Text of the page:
2-Substituted benzimidazole first introduced in 1962. It is active against a variety of nematodes and is the drug of choice for STRONGYLOIDIASIS. It has CENTRAL NERVOUS SYSTEM side effects and hepatototoxic potential. (From Smith and Reynard, Textbook of Pharmacology, 1992, p919)
A genetic rearrangement through loss of segments of DNA or RNA, bringing sequences which are normally separated into close proximity. This deletion may be detected using cytogenetic techniques and can also be inferred from the phenotype, indicating a deletion at one specific locus.
The complex series of phenomena, occurring between the end of one CELL DIVISION and the end of the next, by which cellular material is duplicated and then divided between two daughter cells. The cell cycle includes INTERPHASE, which includes G0 PHASE; G1 PHASE; S PHASE; and G2 PHASE, and CELL DIVISION PHASE.
An antineoplastic agent that inhibits DNA synthesis through the inhibition of ribonucleoside diphosphate reductase.
The complete gene complement contained in a set of chromosomes in a fungus.
Fungal genes that mostly encode TRANSCRIPTION FACTORS. In some FUNGI they also encode PHEROMONES and PHEROMONE RECEPTORS. The transcription factors control expression of specific proteins that give a cell its mating identity. Opposite mating type identities are required for mating.
The outward appearance of the individual. It is the product of interactions between genes, and between the GENOTYPE and the environment.
The arrangement of two or more amino acid or base sequences from an organism or organisms in such a way as to align areas of the sequences sharing common properties. The degree of relatedness or homology between the sequences is predicted computationally or statistically based on weights assigned to the elements aligned between the sequences. This in turn can serve as a potential indicator of the genetic relatedness between the organisms.
The process by which the CYTOPLASM of a cell is divided.
Use of restriction endonucleases to analyze and generate a physical map of genomes, genes, or other segments of DNA.
Proteins which bind to DNA. The family includes proteins which bind to both double- and single-stranded DNA and also includes specific DNA binding proteins in serum which can be used as markers for malignant diseases.
Production of new arrangements of DNA by various mechanisms such as assortment and segregation, CROSSING OVER; GENE CONVERSION; GENETIC TRANSFORMATION; GENETIC CONJUGATION; GENETIC TRANSDUCTION; or mixed infection of viruses.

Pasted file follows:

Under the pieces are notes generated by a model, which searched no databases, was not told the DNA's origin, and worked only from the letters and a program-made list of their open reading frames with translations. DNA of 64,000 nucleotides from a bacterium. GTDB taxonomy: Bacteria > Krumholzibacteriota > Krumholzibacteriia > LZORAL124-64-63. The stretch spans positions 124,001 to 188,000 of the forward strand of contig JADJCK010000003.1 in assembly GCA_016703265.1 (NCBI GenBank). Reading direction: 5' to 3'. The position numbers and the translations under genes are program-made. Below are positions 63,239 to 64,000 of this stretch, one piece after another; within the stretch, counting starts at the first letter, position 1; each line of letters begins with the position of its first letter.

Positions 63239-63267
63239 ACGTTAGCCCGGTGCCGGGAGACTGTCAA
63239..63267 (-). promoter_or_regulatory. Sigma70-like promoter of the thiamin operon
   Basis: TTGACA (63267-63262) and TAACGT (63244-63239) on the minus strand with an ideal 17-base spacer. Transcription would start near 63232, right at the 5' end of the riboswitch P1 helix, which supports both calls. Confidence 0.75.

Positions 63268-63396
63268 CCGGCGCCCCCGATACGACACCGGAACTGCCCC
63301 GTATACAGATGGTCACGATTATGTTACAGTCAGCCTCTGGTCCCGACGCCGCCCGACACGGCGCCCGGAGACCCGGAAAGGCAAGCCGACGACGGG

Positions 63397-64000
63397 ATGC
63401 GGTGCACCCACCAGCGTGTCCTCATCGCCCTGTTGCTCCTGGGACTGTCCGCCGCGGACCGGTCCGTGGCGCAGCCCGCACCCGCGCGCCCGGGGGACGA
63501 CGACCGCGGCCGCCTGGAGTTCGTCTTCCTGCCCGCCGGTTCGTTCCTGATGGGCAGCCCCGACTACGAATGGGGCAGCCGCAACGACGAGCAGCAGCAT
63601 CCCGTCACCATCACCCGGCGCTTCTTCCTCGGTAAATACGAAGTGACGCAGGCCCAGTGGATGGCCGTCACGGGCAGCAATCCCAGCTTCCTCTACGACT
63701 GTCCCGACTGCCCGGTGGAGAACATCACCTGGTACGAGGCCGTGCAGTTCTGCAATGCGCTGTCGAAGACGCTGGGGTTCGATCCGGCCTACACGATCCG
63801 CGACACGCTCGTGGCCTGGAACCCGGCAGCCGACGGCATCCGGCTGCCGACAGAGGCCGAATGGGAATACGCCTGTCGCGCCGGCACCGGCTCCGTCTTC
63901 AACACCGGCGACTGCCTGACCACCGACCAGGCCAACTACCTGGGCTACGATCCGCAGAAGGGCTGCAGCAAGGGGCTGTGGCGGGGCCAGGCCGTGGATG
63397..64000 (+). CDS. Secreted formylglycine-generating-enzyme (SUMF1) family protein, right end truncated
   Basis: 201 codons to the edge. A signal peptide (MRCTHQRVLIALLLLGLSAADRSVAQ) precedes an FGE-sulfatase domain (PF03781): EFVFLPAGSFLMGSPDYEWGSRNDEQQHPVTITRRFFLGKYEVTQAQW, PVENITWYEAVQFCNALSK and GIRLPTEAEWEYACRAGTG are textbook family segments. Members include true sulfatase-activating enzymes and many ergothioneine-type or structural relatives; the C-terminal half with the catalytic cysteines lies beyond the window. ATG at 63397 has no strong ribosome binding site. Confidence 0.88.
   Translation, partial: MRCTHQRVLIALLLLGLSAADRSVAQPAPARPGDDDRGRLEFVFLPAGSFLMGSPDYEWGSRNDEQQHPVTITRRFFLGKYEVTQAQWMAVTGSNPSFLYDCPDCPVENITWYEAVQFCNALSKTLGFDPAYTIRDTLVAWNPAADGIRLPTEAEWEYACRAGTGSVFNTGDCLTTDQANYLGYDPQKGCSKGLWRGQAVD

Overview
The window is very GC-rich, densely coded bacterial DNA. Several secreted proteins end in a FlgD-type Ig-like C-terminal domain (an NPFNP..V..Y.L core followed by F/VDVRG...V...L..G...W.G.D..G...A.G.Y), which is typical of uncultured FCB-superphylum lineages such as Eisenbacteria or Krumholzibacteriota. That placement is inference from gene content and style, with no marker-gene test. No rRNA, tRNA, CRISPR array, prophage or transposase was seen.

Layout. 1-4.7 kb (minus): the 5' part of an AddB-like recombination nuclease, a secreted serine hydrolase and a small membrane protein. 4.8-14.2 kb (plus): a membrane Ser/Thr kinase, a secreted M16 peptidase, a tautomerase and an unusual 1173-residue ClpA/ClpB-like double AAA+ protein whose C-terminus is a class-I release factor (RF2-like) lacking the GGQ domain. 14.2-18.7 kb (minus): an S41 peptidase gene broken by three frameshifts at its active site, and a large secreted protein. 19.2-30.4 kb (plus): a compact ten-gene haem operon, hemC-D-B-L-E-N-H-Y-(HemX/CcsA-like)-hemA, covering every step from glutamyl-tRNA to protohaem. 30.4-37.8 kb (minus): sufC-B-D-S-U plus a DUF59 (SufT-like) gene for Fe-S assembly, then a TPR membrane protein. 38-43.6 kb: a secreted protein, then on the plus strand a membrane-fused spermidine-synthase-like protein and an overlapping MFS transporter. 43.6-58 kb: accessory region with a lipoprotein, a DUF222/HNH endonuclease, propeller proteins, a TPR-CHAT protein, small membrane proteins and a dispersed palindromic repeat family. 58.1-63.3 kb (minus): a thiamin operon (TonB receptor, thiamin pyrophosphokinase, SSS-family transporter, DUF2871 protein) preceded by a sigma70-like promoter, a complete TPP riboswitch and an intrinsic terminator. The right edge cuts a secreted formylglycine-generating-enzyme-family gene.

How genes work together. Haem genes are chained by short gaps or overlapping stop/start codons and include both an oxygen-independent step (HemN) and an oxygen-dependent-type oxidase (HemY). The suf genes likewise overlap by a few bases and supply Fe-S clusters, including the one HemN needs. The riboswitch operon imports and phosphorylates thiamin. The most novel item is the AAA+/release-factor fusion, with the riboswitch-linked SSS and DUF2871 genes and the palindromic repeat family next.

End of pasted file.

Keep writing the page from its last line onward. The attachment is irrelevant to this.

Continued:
The property of objects that determines the direction of heat flow when they are placed in direct thermal contact. The temperature is the energy of microscopic motions (vibrational and translational) of the particles of atoms.
An activating transcription factor that regulates expression of a variety of genes including C-JUN GENES and TRANSFORMING GROWTH FACTOR BETA2.
The process by which a DNA molecule is duplicated.
The clear constricted portion of the chromosome at which the chromatids are joined and by which the chromosome is attached to the spindle during cell division.
Extrachromosomal, usually CIRCULAR DNA molecules that are self-replicating and transferable from one organism to another. They are found in a variety of bacterial, archaeal, fungal, algal, and plant species. They are used in GENETIC ENGINEERING as CLONING VECTORS.
Process of generating a genetic MUTATION. It may occur spontaneously or be induced by MUTAGENS.
A family of enzymes that catalyze the conversion of ATP and a protein to ADP and a phosphoprotein.
The reconstruction of a continuous two-stranded DNA molecule without mismatch from a molecule which contained damaged regions. The major repair mechanisms are excision repair, in which defective regions in one strand are excised and resynthesized using the complementary base pairing information in the intact strand; photoreactivation repair, in which the lethal and mutagenic effects of ultraviolet light are eliminated; and post-replication repair, in which the primary lesions are not repaired, but the gaps in one daughter duplex are filled in by incorporation of portions of the other (undamaged) daughter duplex. Excision repair and post-replication repair are sometimes referred to as "dark repair" because they do not require light.